META: Pool Rules

Russ Allbery eagle at
Wed Jun 20 14:53:02 PDT 2012

Scott Eiler <seiler at> writes:

> Last weekend I realized, this *is* a moderated group.  (I posted
> something heavily off-topic here by mistake, but Russ caught me,
> thanks.)  So if we want to have these as formal rules, we could actually
> put a moderator to serious work, at least if we can find a new Martin to
> stir up the storytelling.

Your friendly neighborhood moderator would rather not do that.  :)

Here's a bit more information about how the moderation actually works, for
those who are interested, since I've not mentioned this on the group in a
few years and we've had various turnover:

* If the post is from someone who's regularly posted here for a while and
  seems to know what the group is for, *and* it has a valid keyword (as
  required by the charter), it gets posted automatically with no human
  intervention on my part.

* If the post is from someone I recognize but it doesn't have a keyword, I
  add some keyword and then post it.  This happens a lot with replies from
  Google Groups when the original poster used a keyword in [], since
  Google Groups unhelpfully removes that keyword automatically.  (I have
  no idea who thought that was a good idea.)  Please note that I generally
  still don't actually read the post any more than is required to figure
  out what keyword to use.

* If the post is from someone I don't recognize but has a keyword, I skim
  it to be sure that it looks like it's on-topic and then post it.  After
  a few of those (around five or so, with the actual metric being "when it
  starts annoying me to manually approve them all the time"), I add that
  person to the whitelisted list so that their stuff gets posted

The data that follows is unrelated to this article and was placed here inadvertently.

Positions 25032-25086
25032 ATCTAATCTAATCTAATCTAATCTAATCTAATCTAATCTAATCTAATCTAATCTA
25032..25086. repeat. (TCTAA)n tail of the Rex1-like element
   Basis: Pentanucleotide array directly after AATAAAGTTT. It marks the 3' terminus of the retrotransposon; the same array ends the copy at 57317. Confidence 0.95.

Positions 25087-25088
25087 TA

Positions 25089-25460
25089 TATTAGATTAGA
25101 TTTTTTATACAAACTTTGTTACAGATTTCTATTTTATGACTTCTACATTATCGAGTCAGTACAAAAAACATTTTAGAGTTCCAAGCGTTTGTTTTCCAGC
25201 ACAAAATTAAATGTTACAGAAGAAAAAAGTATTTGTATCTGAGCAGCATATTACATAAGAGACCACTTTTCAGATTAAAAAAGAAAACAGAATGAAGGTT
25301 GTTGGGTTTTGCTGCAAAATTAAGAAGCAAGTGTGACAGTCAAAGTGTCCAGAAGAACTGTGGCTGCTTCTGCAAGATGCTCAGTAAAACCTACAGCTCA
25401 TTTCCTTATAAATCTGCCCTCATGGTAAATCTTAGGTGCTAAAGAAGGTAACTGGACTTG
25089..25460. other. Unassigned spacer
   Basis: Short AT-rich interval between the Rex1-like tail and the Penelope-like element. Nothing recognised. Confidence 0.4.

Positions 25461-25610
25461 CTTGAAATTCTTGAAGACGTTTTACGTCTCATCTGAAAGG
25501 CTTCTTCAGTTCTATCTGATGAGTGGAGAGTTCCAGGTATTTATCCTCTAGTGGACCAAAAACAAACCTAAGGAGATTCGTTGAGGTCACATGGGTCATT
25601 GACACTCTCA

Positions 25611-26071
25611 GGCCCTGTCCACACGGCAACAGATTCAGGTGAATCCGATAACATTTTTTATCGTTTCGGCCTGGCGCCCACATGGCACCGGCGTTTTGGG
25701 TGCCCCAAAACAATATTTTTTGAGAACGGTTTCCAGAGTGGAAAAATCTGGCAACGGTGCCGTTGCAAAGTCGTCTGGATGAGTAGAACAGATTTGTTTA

* If the post doesn't seem to be on-topic, I send mail back to the person
  with a copy of the post, either asking more questions or rejecting it.
  This happens pretty rarely (maybe three or four times a year).

* If the post is spam, I just delete it.

The primary effect of moderation here is to eliminate the spam, which is
on the order of 10-25 posts a day otherwise that y'all never see (and that
mostly I never see either, since I have a Bayesian filter that discards
most of it).

All of this takes me all of about ten minutes a week, which is good since
that's about as much time I have to spend on it.  :)  Nearly all the posts
go through automatically.  The only reason why I caught Scott's accidental
post to the wrong group was because it didn't have a keyword.

Other than that, the main effect of moderation is to enforce the keywords.
Honestly, I'm dubious about how important that is now.  Originally, there
was a concern that the group would be high-traffic and people would have a
hard time finding the stuff in the universes they care about and ignoring
the stuff in the universes they didn't care about, but I really doubt this
is an active problem for anyone at this point.  But it's in the charter,
so I keep doing it, and it's also a *great* way of catching spam, even
spam that comes from forged email addresses of regulars (which happens).

If y'all want the moderation to do more social policing, well, there are a
couple of problems with that.  One is that it takes a lot more time, and
it's not time that I really have or want to spend on doing that.  Another
is that it puts the moderator in the center of every argument, which is
kind of stressful for the moderator and may or may not be actually healthy
for the group dynamics.

I generally figure everyone's an adult and people will sort things out
amongst themselves given some time and opportunity, and that's generally
been the case.  People get upset, have public arguments, leave the group
in a huff, come back later (or not), and occasionally yell at each other,
but to me it's always seemed within the realm of fairly normal
interpersonal drama for a group of people collaborating.  I don't know
that it's actually better to try to stifle all of that; I'd be worried
that it would just break out in some other way, and possibly more
unpleasantly and more passive-aggressively.

What I can do as moderator is keep people from coming in from outside and
stirring the pot just for the hell of it, which has been attempted a few
times in the past and for which I have no tolerance.  But when it's an
argument between people who are all invested in the group, I think I'd
normally do more harm than good by trying to get in the middle of it.

Russ Allbery (eagle at              <>

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